Marie Paulson had sent three of her seven children off to the Great War. On September 14th of 1918, she received word that her 22-year old son Walter had caught pneumonia. Within three days, Walter was dead. A day after Walter was buried in Wells, his brother Raymond fell ill. Raymond would die, and so would his sister, Anna Valerius.
    That was just the beginning. On September 25th, the Surgeon General announced that the first cases of influenza had been discovered in Minnesota. Here in Minneapolis, a large number of army recruits who were being temporarily housed at the University of Minnesota became ill.

    In less than a week after influenza was first reported, there were more than 1,000 cases in Minneapolis. On October 10th, all public meetings were banned. On the 11th, all schools, churches, theaters, dance halls and billiard parlors were closed.

    As in Cedar City, the disease continued to spread. By October 17th, the Minneapolis City Health Commissioner estimated that nearly 3,000 people had died due to the disease.

    By the time the pandemic was finally over in Minnesota at the end of 1920, more than 75,000 people had been sickened. Nearly 12,000 were dead.

    Leave a comment:


  • Snowy Owl
    replied
    Re: Dr. Michael Osterholm details dangers of avian flu

    Thank you F1 again to have gone to the source and a thank you to John Mitchell for his diligence and honesty.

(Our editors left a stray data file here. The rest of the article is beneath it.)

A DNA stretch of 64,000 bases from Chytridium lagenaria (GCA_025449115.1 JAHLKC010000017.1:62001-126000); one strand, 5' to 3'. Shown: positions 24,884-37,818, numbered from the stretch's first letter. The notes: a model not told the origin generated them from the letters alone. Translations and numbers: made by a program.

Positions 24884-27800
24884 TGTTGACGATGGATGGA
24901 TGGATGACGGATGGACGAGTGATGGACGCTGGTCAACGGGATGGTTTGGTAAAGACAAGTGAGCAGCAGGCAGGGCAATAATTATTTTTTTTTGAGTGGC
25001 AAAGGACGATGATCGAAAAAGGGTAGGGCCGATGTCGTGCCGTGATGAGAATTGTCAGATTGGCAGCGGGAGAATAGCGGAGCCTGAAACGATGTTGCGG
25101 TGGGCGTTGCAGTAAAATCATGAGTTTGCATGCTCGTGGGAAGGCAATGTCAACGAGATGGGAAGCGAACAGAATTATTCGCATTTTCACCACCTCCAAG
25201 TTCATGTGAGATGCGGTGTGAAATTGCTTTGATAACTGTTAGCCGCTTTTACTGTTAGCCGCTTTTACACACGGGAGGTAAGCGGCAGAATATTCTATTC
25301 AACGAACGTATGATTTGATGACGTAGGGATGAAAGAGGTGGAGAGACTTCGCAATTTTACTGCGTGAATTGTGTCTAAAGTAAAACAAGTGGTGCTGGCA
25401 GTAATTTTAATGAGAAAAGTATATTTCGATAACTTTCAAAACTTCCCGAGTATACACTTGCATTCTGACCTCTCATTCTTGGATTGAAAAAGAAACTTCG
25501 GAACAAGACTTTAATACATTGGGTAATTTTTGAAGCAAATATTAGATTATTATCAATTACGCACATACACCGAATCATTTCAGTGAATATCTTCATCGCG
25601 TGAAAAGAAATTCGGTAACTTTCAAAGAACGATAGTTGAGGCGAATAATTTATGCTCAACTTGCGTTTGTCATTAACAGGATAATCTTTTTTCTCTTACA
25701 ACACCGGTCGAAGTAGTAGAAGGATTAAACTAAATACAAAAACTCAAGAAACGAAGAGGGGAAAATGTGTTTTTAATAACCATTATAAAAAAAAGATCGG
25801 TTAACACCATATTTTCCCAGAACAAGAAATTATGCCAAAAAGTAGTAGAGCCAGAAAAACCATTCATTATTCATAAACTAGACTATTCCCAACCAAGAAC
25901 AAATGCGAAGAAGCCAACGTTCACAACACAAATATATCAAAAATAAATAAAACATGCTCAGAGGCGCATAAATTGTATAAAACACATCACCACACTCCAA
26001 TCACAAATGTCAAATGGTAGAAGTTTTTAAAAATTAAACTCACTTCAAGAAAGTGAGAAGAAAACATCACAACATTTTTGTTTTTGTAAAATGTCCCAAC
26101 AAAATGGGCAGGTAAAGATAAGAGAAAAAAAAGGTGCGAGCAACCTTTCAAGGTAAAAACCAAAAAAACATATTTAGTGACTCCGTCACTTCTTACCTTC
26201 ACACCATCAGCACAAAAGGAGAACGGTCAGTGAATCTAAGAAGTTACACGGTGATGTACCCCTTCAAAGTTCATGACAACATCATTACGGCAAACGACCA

Boy we are privilege here, unbelievable.

    Snowy

    Leave a comment:


  • sharon sanders
    replied
    Response to my email enquiry

    "Sharon: No, he did not say that specifically........"

    Leave a comment:


  • Christian Rivers
    replied
    Re: Dr. Michael Osterholm details dangers of avian flu

    For what it is worth, here is an excerpt from the US HHS pandemic plan -

    http://www.hhs.gov/pandemicflu/plan/sup4.html#post
    Section IV 8. Postmortem care
    Follow standard facility practices for care of the deceased. Practices should include standard precautions for contact with blood and body fluids.
    C R

    Leave a comment:


  • sharon sanders
    replied
    Re: Dr. Michael Osterholm details dangers of avian flu

    I just emailed the journalist.


    J. -

    Hi. I would like some clarification on your story regarding Dr. Osterholm's
    visit to your area. Did he state that the bodies of "bird flu" victims
    would be contagious after death?

    Thank you.


    </PRE>
    Last edited by sharon sanders; December 6, 2006, 07:16 AM.

    Leave a comment:


  • sharon sanders
    replied
    Re: Dr. Michael Osterholm details dangers of avian flu

    "Corpse management, the handling of the dead and how we grieve, will be very important," he said.

    He is stressing how the dead are handled. This implies, in English, that he is concerned about the touching of the dead.

    Leave a comment:


  • Snowy Owl
    replied
    Re: Dr. Michael Osterholm details dangers of avian flu

    From what I have read, it seems more the opinion of the journalist rather than those of Osterholm.

    So, I will reserve my comments on this issue until I or you can find out if Osterholm made the statement or the journalist.

    Snowy
    Last edited by Snowy Owl; September 23, 2006, 12:06 AM.

    Leave a comment:


  • Harriet
    replied
    Re: Dr. Michael Osterholm details dangers of avian flu

    Commentary

    Reporter Hospitalized in Bandung With H5N1 Bird Flu Symptoms

    Recombinomics Commentary
    June 15, 2006